• I have to extend a LAN switch that only contains VLAN 1/default VLAN. Is it possible for me to configure two interfaces on the ASR, one to connect to the switch with non-default VLANs, such as 500-510 and one to the switch that doesn’t have any VLAN configured?
    Thanks

    • That is possible to do! Configure the router port for the switch with the 500-510 vlans as dscribed in this blog. There are 2 options for the vlan1 switch:
      Configure a second router port on the ASR with the following config:
      Service instance 1 ethernet
      Encapsulation dot1q 1
      Bridge-domain 1
      And configure a trunk with a (dummy) native vlan on the vlan1 switch to connect to the ASR.
      Option 2:
      The ASR port config will be:
      Service instance 1
      Encapsulation native
      Bridge-domain 1
      Don’t forget to add this bridge domain in the overlay interface, regardless the option you choose.
      I would recommend to use option 1 with the dummy native vlan.

      • Thanks, I will give that a try.

      • I have the two ASRs and the two Cisco 3560G configured on both ends as you suggested. I am not able to ping across the two switches.
        Any thoughts?
        Thanks

        • Use “show otv” to check if the overlay is up.
          Can you see (at least) both mac addresses of your hosts in the “show otv route” table?
          Also, double check the trunk configuration of the switches and the otv routers!
          If you can’t get it running, please post the (partial) interface configs of the switches and routers to get a more clear view.

          • show otv
            Overlay Interface Overlay1
            VPN name : dp
            VPN ID : 1
            State : UP
            Fwd-capable : No
            Fwd-ready : No
            AED-Server : No
            Backup AED-Server : No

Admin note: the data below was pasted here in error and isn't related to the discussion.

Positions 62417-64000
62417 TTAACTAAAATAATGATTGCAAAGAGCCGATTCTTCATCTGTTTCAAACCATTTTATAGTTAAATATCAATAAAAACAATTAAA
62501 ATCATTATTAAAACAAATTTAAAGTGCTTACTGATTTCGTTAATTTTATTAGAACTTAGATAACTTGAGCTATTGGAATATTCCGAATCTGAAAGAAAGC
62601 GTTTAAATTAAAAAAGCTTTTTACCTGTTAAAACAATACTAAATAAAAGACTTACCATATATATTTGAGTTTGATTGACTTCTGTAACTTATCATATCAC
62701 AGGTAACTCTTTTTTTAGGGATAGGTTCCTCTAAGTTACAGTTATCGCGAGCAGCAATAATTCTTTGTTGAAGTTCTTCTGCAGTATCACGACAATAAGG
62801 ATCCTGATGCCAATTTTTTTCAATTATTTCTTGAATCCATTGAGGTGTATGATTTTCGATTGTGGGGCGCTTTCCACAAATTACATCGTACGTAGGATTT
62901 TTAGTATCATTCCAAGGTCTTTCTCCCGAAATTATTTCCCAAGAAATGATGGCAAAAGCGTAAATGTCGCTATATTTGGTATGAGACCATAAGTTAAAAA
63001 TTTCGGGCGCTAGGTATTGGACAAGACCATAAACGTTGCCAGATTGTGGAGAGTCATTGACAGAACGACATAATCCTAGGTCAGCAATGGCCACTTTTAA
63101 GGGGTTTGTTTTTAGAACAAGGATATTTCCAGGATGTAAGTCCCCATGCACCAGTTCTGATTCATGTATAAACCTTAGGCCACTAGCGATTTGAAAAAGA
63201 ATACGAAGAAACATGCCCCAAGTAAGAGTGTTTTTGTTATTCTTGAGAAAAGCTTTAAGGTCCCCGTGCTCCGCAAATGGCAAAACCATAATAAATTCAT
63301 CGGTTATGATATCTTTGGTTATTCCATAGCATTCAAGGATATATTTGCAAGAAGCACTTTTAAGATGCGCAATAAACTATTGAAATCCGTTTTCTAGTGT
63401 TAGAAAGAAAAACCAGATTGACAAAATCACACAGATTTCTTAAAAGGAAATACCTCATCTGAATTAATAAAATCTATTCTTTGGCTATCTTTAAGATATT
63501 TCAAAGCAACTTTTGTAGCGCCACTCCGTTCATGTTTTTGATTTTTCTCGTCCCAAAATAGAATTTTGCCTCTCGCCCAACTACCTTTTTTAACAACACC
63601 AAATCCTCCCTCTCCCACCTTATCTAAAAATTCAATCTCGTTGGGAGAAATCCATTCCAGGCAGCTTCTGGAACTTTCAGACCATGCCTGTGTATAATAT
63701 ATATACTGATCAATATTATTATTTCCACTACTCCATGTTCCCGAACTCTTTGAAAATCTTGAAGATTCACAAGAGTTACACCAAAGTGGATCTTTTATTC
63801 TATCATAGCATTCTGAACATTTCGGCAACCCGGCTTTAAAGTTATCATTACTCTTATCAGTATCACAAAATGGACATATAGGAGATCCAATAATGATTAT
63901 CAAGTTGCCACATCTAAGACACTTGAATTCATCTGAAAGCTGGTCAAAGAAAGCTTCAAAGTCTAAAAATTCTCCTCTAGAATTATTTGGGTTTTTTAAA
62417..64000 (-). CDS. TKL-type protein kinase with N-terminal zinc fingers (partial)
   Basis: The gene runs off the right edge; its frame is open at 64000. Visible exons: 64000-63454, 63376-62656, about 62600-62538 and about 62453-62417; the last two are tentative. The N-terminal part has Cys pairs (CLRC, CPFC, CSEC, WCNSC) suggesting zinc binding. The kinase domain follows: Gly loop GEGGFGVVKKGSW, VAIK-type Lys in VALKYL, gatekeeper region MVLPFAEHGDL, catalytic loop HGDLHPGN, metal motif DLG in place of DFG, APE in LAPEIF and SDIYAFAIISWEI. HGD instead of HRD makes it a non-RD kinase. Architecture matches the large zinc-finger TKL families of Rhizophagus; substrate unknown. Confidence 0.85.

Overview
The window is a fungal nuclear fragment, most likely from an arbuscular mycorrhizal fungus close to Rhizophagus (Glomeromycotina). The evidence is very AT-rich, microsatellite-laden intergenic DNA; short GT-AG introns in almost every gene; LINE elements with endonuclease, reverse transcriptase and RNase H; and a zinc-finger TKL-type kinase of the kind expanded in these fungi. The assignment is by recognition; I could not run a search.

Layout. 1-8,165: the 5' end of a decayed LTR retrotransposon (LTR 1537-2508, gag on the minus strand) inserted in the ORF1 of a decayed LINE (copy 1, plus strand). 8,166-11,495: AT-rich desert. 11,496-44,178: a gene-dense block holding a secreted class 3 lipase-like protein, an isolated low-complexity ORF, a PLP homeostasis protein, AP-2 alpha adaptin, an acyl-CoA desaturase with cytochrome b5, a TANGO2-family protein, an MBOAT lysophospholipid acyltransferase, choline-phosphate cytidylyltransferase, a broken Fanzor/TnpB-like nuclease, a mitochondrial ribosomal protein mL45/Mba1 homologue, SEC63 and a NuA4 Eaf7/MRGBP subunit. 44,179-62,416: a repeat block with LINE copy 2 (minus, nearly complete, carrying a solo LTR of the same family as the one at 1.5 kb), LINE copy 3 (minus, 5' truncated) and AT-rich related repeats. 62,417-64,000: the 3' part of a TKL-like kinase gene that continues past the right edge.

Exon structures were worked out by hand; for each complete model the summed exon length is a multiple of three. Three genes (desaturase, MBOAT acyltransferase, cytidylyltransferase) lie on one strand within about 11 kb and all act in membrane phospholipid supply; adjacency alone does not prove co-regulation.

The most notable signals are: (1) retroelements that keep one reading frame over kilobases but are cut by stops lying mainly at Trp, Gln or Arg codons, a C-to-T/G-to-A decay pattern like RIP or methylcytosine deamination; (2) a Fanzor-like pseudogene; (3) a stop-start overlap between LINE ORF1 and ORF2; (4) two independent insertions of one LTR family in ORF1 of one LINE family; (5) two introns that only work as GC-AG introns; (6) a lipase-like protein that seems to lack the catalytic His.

AED Capable : No, overlay DIS not elected
            IPv4 control group : 239.2.3.4
            Mcast data group range(s): 232.1.1.0/24
            Join interface(s) : TenGigabitEthernet0/0/1
            Join IPv4 address : 172.31.2.1
            Tunnel interface(s) : Tunnel0
            Encapsulation format : GRE/IPv4
            Site Bridge-Domain : 101
            Capability : Multicast-reachable
            Is Adjacency Server : No
            Adj Server Configured : No
            Prim/Sec Adj Svr(s) : None
            DPASR#show run int g0/0/4
            interface GigabitEthernet0/0/4
            no ip address
            speed 1000
            no negotiation auto
            ntp disable
            cdp enable
            service instance 1 ethernet
            description Site VLAN – Not Extended
            encapsulation untagged
            bridge-domain 101
            !
            service instance 2 ethernet
            encapsulation dot1q 1
            bridge-domain 1
            DPASR#show run int ov1
            interface Overlay1
            no ip address
            otv control-group 239.2.3.4
            otv data-group 232.1.1.0/24
            otv join-interface TenGigabitEthernet0/0/1
            otv vpn-name dp
            no otv suppress arp-nd
            service instance 2 ethernet
            encapsulation dot1q 1
            bridge-domain 1
            !
            service instance 500 ethernet
            encapsulation dot1q 500
            bridge-domain 500
            !
            service instance 501 ethernet
            encapsulation dot1q 501
            bridge-domain 501
            !
            service instance 502 ethernet
            encapsulation dot1q 502
            bridge-domain 502
            !
            service instance 503 ethernet
            encapsulation dot1q 503
            bridge-domain 503
            !
            service instance 504 ethernet
            encapsulation dot1q 504
            bridge-domain 504
            !
            service instance 505 ethernet
            encapsulation dot1q 505
            bridge-domain 505
            !
            service instance 506 ethernet